It had been expected that a UTSR defendant would be able to make a presentation to the court to explain the reason for the civil disobedience action, and the prosecutor had indicated that this would probably be allowed by the judge. However, Judge Peterson would not allow any statement to be made in the courtroom. After court was dismissed, UTSR held a quick press conference and gave statements outside the court to the Vernal Express reporter and to KSL Channel 5 and KSTU Channel 13 news.
Melanie Martin: “The government needs to penalize the corporate criminals who are destroying the air and the water and the land, not the people working to protect them.”
Raphael Cordray: “We know that people around the world are realizing that the government and the laws and legislation is not going to protect us, and that the laws of nature are unforgiving. And that humanity is at stake.”

At a press conference in Salt lake City that afternoon to Environews.tv, UTSR’s Jesse Fruhwirth stated that “They (the charges) were heavy-handed and a bit ridiculous. I suppose that was an effort to scare and repress any sort of further activity or tone down the aggressiveness of any future resistance. The reality is however that this has backfire, the felony accusations gathered a lot of attention and support, and made people begin to realize just how grave and serious this battle is.”

To the question of whether the results of the court proceeding is going to slow UTSR down, Jesse responded, “No, in fact it’s really emboldened us. The upside of facing a challenge like this is you see people who come and vocally and explicitly tell you how much they support you and how much they want to join and contribute and do what they can. So when it’s highlighted how some individuals have really put their bodies on the line and then their freedom on the line, it has a tendency to inspire other people to be maybe willing to take the same risks for justice and the future of the planet.”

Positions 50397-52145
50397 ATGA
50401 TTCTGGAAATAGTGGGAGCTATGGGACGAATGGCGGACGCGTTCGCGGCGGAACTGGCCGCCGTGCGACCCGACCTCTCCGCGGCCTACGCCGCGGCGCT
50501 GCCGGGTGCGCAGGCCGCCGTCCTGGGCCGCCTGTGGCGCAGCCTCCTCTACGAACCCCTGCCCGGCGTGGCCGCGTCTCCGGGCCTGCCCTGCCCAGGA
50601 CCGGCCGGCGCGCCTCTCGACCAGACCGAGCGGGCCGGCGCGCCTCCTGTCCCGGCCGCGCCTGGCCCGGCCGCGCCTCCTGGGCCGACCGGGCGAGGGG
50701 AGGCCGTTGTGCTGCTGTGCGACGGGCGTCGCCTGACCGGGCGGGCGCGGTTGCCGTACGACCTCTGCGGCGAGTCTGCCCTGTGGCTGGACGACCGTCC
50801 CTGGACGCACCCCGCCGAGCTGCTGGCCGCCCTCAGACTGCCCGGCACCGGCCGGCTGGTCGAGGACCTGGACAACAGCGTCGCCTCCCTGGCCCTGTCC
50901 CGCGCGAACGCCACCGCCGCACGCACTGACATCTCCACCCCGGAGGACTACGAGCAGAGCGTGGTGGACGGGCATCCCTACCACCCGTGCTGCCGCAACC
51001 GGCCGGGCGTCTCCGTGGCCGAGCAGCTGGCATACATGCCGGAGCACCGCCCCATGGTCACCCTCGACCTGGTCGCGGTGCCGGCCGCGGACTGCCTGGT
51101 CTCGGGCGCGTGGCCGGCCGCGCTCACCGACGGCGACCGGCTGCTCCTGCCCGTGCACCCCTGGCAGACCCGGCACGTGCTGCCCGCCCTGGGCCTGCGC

“We think it’s morally imperative on all people who have power and privilege to resist and to join up in whatever ways are most appropriate in their communities, to fight for a revolution against the social order and fight for a world that emphasizes and prioritizes human need over corporate profit.”


Utah Tar Sands blockade July 2014

We at UtahTarSandsResistance will continue our vigil at PR Springs this coming spring. We will continue our work to oppose and stop the US Oil Sands strip mine operation, to grow the movement, and to keep educating the public of the danger of this mine to the ecosystem of the Tavaputs plateau and its population of deer, elk, bear and cougar. We have observed wildlife at the 9-acre US Oil Sands test pit site on numerous occasions drinking from pools of rainwater and snowmelt that collects in the pit, water that is now exposed to toxic heavy metals that have been disturbed by the pit excavation, such as mercury, manganese, chromium, arsenic, vanadium and possibly lead. Even cattle owned by local ranchers drink from these pools. We are horrified to think that hunters who harvest these game animals, and ranchers, are potentially feeding tainted meat to their children.

The stakes are high: If this strip mine operation gets expanded to the full 32,000 acres – 50 square miles – of the US Oil Sands lease, almost half the size of nearby Arches National Park. And more extraction industry speculators are chomping at the bit – relatively small companies such as Red Leaf Resources, Tomco (UK), MCW Energy Group (Canadian) and Enefit (an Estonian government-owned company). These extraction industry “locusts“ are looking to make a fast buck with a goal of getting their operation up and running, pumping up the stock value and then selling to other investors or larger companies and then moving on to the next get-rich-quick investment.

It’s not about oil production or even energy independence, it’s about making that quick buck. And if you don’t think that this will get ugly fast, just consider for a moment how fifty, or a hundred or so strip mines the size of Arches National Park would make the landscape of the Tavaputs plateau area look. Please join us in opposition.